Inside the “20 yard” line: Looking back and looking forward- my retirement

As happens a lot in life, things- well life-  got in the way of my 2011 photo blogging objective. However, I hope to be back on it later this month- when I have a lot more free time to pursue my various interests! I posted this blog entry to an internal IBM blog I have been writing (called “Occasionally Ramblings”, as I only write when the mood strikes me!), but also wanted to share it with friends and colleagues outside of IBM.


With my final day with IBM less than 20 10 days away, it seems like the right time for a little reflection…

It seems like only yesterday I received that letter from IBM offering me a job in a small independent business unit called IBM Biomedical Systems, starting salary $19.6k- which was more than most of my professors in college were making! I still have that letter in my file. A couple of months later I was headed to Plainsboro NJ, with all my worldly possessions packed in my ’64 Chevy II- a car that was almost as old as I was- and wondering how I had gone from nursing to a job selling medical devices for IBM.

Flash forward- Four years in Biomedical Systems. Fifteen years in IBM healthcare industry. Eight years in GBS marketing which started with a manager asking me to “go do some thought leadership”. A couple of years in IBM Research playing working with virtual worlds. A few years in the CIO Lab creating the Innovation Fund and Innovation Hubs. And finally, the biggest challenge of my career, as the global leader for  Secure Workplace of the Future and Mobility. A long way from my healthcare roots, with no regrets. I could never have imagined I would have ended up here, 32 years later, after a move to Atlanta, marriage to the man (an IBMer!) who convinced me to take the job in Atlanta, and five very different careers.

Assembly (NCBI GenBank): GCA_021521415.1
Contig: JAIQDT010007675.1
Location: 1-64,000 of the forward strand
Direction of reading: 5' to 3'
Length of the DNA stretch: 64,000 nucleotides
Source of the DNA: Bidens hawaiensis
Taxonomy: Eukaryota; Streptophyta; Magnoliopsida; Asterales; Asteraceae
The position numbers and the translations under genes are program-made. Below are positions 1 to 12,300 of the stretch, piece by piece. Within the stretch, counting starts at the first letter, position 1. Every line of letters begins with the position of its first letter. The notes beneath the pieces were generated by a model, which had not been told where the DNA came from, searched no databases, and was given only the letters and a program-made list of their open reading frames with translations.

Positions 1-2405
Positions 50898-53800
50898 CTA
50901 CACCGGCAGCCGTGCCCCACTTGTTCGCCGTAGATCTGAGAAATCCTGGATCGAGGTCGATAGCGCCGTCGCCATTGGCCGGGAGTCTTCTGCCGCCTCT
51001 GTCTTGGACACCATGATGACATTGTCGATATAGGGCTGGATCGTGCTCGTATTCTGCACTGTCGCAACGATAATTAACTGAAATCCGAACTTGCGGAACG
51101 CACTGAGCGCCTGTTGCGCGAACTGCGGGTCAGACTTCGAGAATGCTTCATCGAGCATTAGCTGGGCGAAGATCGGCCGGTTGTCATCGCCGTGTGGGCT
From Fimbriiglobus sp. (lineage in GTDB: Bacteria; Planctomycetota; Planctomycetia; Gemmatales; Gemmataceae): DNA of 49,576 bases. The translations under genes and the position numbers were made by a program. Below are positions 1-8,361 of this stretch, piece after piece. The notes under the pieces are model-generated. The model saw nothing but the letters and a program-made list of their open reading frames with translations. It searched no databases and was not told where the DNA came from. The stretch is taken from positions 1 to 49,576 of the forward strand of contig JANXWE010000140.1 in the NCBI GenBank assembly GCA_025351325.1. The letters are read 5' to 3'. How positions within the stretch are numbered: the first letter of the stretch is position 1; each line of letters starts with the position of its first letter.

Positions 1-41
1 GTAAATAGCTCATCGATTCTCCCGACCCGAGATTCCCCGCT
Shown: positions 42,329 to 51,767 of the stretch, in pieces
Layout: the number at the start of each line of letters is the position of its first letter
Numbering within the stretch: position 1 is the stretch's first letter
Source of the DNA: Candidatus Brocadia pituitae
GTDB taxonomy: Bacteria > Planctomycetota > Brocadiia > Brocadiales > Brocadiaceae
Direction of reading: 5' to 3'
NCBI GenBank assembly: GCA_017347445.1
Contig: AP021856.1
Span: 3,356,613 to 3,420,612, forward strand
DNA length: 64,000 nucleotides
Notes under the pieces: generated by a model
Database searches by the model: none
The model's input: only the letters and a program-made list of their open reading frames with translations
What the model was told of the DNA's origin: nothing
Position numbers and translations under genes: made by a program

For those who have asked me these questions- and those who weren’t sure they should ask – here are the answers to the  “top 5” questions-

  1. Was it your choice?  yes, Yes, YES!
  2. What made you decide to do it now? In a word, perspective. While on vacation with Bill and some time to reflect on our past and our future, I realized that I still had a long list of things I wanted to do- and work started to feel like it was getting in the way. So it was time to start working on my “things I will do when I have more time” list.
  3. Do you have another job? No, unless padding my resume with travel, photography, tennis, volunteer work and learning how to sleep past 6AM count as a job.
  4. What are you going to do? See #3! My husband Bill and I are also considering options for where to retire to, and right now Hilton Head, SC is at the top of our list. Of course, cleaning out 24 years worth of “memories” from our current home is a precursor to any move…
  5. Aren’t you too young to retire? Well, since I was only 12 years old when I joined IBM in 1980, I can’t argue with you on that one

So what have I learned? Follow your passions, but don’t be afraid to try something new. Work hard to become an expert in your “field”, but be willing to start all over to expand your expertise and your value to the company. Take what you learn in one job, but figure out how to apply those skills to each new challenge set before you. You’d be surprised how much healthcare industry experience can help you in figuring out how to develop and promote marketing thought leadership, and how both of those skills can be applied to virtual world research, and how all of that experience can help you survive and thrive in a company like the IBM ! And finally, don’t rely on someone else to make things happen for you- your success is up to you. Or not.

To all my friends and colleagues who will carry on without me- good luck, and may you be as lucky as I have been to have a long and fascinating career, doing things you love to do, and then retire when the time is right for you, feeling satisfied with a job well done.

Yep, this is how I feel…


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2 Responses to Inside the “20 yard” line: Looking back and looking forward- my retirement

  1. Sarah Siegel says:

    Karen, mazel tov on opting to retire! I really loved working with you during the OpenSim and Sametime Connect phase of your career. It was playful work, for sure. Enjoy earnest play from here onward!

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